Type 1 diabetes (often called Juvenile Onset Diabetes) is categorized as a childhood or young adult disease but can in rare instances occur at a later age. Diabetes symptoms sometimes begin out of nowhere and can develop over just a few days. If the sufferer does not have a family history of the disease, the possibility of diabetes may not even be considered.
Fortunately many of the common diabetic symptoms are similar to the more controllable form of the disease, Type 2 diabetes. Only 5-10% of the people expressing the classic diabetic symptoms will in the end be diagnosed with Type 1 diabetes.
Type 1 diabetes sufferers have high blood glucose levels because their body does not have enough of the hormone insulin. This happens when the immune system attacks the insulin-producing beta cells in the pancreas and destroys them, causing the pancreas to make little or no insulin. The body needs insulin to use sugar, which is the basic fuel for cells. Insulin allows the sugar in the blood to enter the cells. No one knows why type 1 happens.
Previous research has suggested that children exposed to the insulin which can naturally be contained in cow's milk may develop antibodies to insulin. It is possible that in some genetically susceptible children, a continuous, even small-dose early exposure to bovine insulin in cow's milk may lead to loss of tolerance to insulin and subsequent Type 1 diabetes. Interestingly, one study found that in cases where the child had a diabetic mother rather than a diabetic father, this effect was less marked. [Science 155:26, June 26, 1999]
According to the "Rotterdam Study" reported in the journal Neurology, diabetes mellitus may not only damage the function of the eyes, limbs, kidneys, and heart – it may also impair the function of the brain and hasten the process of senile dementia.
The Rotterdam Study is a large, ongoing prospective analysis which tracked dysglycemia and dementia in over 6,000 individuals over age 55. The researchers found that diabetes mellitus nearly doubles the risk of developing both vascular dementia and Alzheimer's disease. Diagnosis of diabetes was based on World Health Organization criteria using a glucose tolerance test.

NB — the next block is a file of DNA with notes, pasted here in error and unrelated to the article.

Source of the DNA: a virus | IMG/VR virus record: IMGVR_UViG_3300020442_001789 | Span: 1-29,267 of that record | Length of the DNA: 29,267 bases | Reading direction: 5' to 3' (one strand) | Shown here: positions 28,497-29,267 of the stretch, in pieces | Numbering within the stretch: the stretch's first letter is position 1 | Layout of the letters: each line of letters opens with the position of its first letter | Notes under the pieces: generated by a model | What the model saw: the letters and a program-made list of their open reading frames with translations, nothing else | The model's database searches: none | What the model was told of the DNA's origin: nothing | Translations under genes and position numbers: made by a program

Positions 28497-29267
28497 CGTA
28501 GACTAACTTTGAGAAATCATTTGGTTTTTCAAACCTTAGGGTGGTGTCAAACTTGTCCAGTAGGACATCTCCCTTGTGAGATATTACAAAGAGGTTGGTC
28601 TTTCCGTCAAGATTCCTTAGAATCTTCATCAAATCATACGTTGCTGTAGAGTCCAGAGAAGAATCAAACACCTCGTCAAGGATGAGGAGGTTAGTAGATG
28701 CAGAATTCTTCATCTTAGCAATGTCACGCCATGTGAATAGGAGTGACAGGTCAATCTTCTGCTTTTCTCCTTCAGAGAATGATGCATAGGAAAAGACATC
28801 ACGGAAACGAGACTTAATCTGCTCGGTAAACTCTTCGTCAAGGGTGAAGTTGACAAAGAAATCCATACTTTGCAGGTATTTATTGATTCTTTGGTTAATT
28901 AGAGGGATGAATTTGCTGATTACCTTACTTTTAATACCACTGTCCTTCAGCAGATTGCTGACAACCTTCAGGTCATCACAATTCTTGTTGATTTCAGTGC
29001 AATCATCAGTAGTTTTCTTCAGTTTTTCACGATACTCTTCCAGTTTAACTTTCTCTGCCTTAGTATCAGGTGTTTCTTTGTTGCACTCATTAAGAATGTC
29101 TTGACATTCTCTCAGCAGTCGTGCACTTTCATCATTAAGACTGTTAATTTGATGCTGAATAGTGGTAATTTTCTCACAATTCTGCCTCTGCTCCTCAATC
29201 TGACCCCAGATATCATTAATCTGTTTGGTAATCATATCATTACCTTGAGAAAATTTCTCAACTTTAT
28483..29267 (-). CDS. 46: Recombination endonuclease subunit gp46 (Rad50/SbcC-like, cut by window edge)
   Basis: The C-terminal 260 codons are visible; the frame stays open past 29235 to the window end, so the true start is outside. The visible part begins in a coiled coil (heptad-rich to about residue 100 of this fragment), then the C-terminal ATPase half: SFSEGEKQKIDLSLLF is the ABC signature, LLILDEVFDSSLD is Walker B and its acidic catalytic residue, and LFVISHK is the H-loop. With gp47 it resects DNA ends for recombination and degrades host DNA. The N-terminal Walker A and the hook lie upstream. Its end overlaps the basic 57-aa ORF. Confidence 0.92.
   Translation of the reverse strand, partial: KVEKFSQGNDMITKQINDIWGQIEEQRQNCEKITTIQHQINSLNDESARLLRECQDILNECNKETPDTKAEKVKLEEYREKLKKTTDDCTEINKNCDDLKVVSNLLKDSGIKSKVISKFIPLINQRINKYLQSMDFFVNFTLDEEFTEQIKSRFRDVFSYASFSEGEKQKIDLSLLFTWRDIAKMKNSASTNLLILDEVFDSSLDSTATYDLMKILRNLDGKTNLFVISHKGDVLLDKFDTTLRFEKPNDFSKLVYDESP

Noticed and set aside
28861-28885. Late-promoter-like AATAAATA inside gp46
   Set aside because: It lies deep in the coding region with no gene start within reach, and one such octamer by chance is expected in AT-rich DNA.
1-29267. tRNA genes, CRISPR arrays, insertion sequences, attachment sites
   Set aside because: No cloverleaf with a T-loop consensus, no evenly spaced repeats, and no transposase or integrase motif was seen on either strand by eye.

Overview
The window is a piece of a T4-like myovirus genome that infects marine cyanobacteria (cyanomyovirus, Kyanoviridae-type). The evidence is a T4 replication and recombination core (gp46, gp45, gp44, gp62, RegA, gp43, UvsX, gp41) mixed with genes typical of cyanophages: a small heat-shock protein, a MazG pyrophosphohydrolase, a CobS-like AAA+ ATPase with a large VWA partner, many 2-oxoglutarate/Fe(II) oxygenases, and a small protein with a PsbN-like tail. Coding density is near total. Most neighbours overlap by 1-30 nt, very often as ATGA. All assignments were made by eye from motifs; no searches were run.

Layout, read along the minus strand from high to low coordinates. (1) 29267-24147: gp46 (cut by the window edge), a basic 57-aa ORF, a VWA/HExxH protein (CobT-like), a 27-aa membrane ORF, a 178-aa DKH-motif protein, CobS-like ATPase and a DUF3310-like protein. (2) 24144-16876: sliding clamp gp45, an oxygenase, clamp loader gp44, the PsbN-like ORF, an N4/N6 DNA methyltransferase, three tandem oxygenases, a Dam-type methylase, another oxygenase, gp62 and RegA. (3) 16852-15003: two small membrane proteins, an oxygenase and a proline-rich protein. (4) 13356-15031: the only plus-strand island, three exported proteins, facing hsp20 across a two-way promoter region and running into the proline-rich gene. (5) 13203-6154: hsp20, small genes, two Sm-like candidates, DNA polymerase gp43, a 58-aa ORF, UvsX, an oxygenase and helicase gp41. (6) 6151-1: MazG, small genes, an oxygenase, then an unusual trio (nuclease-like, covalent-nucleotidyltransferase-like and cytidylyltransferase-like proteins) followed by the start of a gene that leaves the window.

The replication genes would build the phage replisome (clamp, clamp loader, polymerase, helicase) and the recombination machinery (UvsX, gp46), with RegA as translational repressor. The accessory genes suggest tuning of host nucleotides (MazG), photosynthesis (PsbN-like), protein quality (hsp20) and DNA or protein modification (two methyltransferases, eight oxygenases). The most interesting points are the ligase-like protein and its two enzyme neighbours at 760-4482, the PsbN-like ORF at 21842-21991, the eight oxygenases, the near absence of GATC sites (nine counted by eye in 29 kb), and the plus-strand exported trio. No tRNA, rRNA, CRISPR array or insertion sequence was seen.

A related editorial called Alzheimer's a possible "brain-type diabetes". Besides damaging important blood vessel networks and increasing the risk of small "silent" strokes deep inside the brain, dysglycemia may be directly involved in the development of the neurofibrillary tangles, the clumping of nerves and fiber tissue inside the brain characteristic of Alzheimer's.
The researchers noted that advanced glycation end products (AGE), proteins damaged by chronically high blood sugar levels, are commonly found inside these tangles. "In brains of AD patients the receptor for AGE appears overexpressed," they noted. "Activation of this receptor leads to increased oxidative stress that may result in cellular damage."
Diabetes also disrupts insulin signaling to other cells in the body. This altered signaling may increase the activity of a neuronal enzyme that stimulates phosphorylated tau proteins to build up, a key trigger mechanism cited as one of the earliest signs of Alzheimer's.
NOTE: This study strongly suggests the important potential role of glycation products and insulin response, not just glucose levels, in causing degenerative disease.
Relatives of people with Type 1 Diabetes, as well as the sufferers themselves, run a risk of developing celiac disease. The resulting inflammation and tissue damage reduces vitamin B12 absorption and may lead to Pernicious anemia, which occurs in approximately 1 in 50 adults with Type 1 Diabetes.
Signs of Type 1 Diabetes, as it progresses, may include dry skin, blurred vision, unexplained weight loss and a thin, malnourished appearance.
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